Teaching ELL Students to Read

Instructor: Marquis Grant
There has been an increase in the number of English Language Learners (ELLs) in the classroom. This lesson will highlight ways in which to teach ELLs to become successful readers. A short quiz will follow to test your knowledge about teaching ELLs to read.

Teaching ELLs Students to Read

In the school setting, English Language Learners (ELLs) are those students whose primary language is not English. These students may have been born in another country or they may have been born in the United States but raised in households where English is limited or nonexistent.

An increase in the number of English Language Learners in the classrooms means teachers need to find strategies and activities that will support those students academically. One of the main areas where ELLs struggle is reading, largely because of language barriers. These students may struggle with decoding, the sounding out of unfamiliar words, or comprehension, being able to understand what they are reading.

Teaching ELL students to read may be challenging for both the educator and student, but it is not impossible. It's just a matter of finding strategies and activities that are best suited for the needs and learning styles of your students. Because of diverse student needs, especially your ELL students, you will want to look for ways to differentiate your instruction so that all of your students benefit from the lesson. When you differentiate instruction, you typically use different materials, resources and instructional methods so that all of your students' learning needs are supported. You may want to consider strategies such as the following: scaffolding instruction, chunking the text, emphasizing vocabulary and modeling good reading.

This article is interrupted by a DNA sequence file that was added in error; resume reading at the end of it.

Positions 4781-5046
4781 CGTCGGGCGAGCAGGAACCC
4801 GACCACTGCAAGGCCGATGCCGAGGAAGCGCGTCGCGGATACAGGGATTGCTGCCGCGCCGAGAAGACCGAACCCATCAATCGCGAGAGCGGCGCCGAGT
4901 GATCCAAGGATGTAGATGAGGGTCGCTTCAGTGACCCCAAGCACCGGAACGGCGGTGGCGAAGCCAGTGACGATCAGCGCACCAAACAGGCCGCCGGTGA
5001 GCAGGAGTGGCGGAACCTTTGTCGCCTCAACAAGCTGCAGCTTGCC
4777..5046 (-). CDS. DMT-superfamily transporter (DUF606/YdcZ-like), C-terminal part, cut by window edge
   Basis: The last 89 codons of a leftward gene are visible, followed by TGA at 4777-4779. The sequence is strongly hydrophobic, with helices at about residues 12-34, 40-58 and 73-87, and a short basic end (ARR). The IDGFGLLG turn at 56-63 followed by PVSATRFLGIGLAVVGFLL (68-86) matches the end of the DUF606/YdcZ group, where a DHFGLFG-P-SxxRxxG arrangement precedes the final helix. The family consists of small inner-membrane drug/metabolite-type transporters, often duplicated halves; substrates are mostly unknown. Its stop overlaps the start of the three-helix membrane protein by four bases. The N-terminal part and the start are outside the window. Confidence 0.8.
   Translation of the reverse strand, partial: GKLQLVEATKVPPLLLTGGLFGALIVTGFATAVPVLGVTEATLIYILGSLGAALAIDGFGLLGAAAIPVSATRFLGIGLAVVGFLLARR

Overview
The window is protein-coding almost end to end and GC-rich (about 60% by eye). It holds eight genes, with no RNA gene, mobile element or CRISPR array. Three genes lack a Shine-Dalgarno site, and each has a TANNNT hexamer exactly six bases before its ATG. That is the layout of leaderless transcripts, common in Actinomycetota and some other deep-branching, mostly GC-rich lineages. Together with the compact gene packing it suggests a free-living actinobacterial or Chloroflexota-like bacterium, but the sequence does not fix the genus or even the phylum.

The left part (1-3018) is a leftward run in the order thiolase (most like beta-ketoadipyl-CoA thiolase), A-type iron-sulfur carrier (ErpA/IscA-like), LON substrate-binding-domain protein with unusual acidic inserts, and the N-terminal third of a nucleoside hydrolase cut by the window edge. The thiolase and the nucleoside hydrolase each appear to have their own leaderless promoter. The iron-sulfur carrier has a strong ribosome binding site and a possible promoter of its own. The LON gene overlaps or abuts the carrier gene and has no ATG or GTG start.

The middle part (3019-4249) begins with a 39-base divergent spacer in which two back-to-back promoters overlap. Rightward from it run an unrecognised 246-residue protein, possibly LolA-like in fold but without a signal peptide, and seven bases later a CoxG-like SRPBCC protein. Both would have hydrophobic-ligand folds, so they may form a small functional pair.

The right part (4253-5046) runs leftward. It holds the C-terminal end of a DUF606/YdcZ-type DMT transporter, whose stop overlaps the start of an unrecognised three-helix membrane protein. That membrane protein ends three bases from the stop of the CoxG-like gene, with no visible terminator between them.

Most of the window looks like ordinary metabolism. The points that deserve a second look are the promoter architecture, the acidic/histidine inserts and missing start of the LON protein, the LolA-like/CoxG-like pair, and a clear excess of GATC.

Scaffold Reading Instruction

When you scaffold instruction, you are breaking the reading lesson into smaller parts so that you are not giving your students too much information at once. You certainly do not want to overwhelm students who are already behind in their reading. Breaking the information into chunks keeps them from becoming overwhelmed or frustrated. Scaffolding instruction also helps you determine where students may not understand certain parts of the lesson and gives you an opportunity to develop a plan for re-teaching that part.

Another way of scaffolding instruction is through chunking of the text. By chunking text, you are able to break reading into smaller, manageable sections. This can help students organize information to make reading easier and increase comprehension. The teacher can either chunk the text for students or have the students chunk the text themselves. For example, if students are reading a story with four paragraphs, the teacher may chunk each paragraph and check for student comprehension or take two lines at a time, read the lines, then check for comprehension.

Emphasize Vocabulary

Exposure to as much vocabulary as possible is probably the single most important strategy that you should use as a teacher of students who are learning the English language. Because vocabulary varies with each subject area, you should spend at least five to ten minutes a day explicitly reinforcing vocabulary that will be used throughout your lesson. Explicit instruction could include defining key vocabulary terms, using them in a sentence, and providing a picture that can be associated with the word.

A young ELL student might learn food vocabulary easier with pictures
Vocabulary

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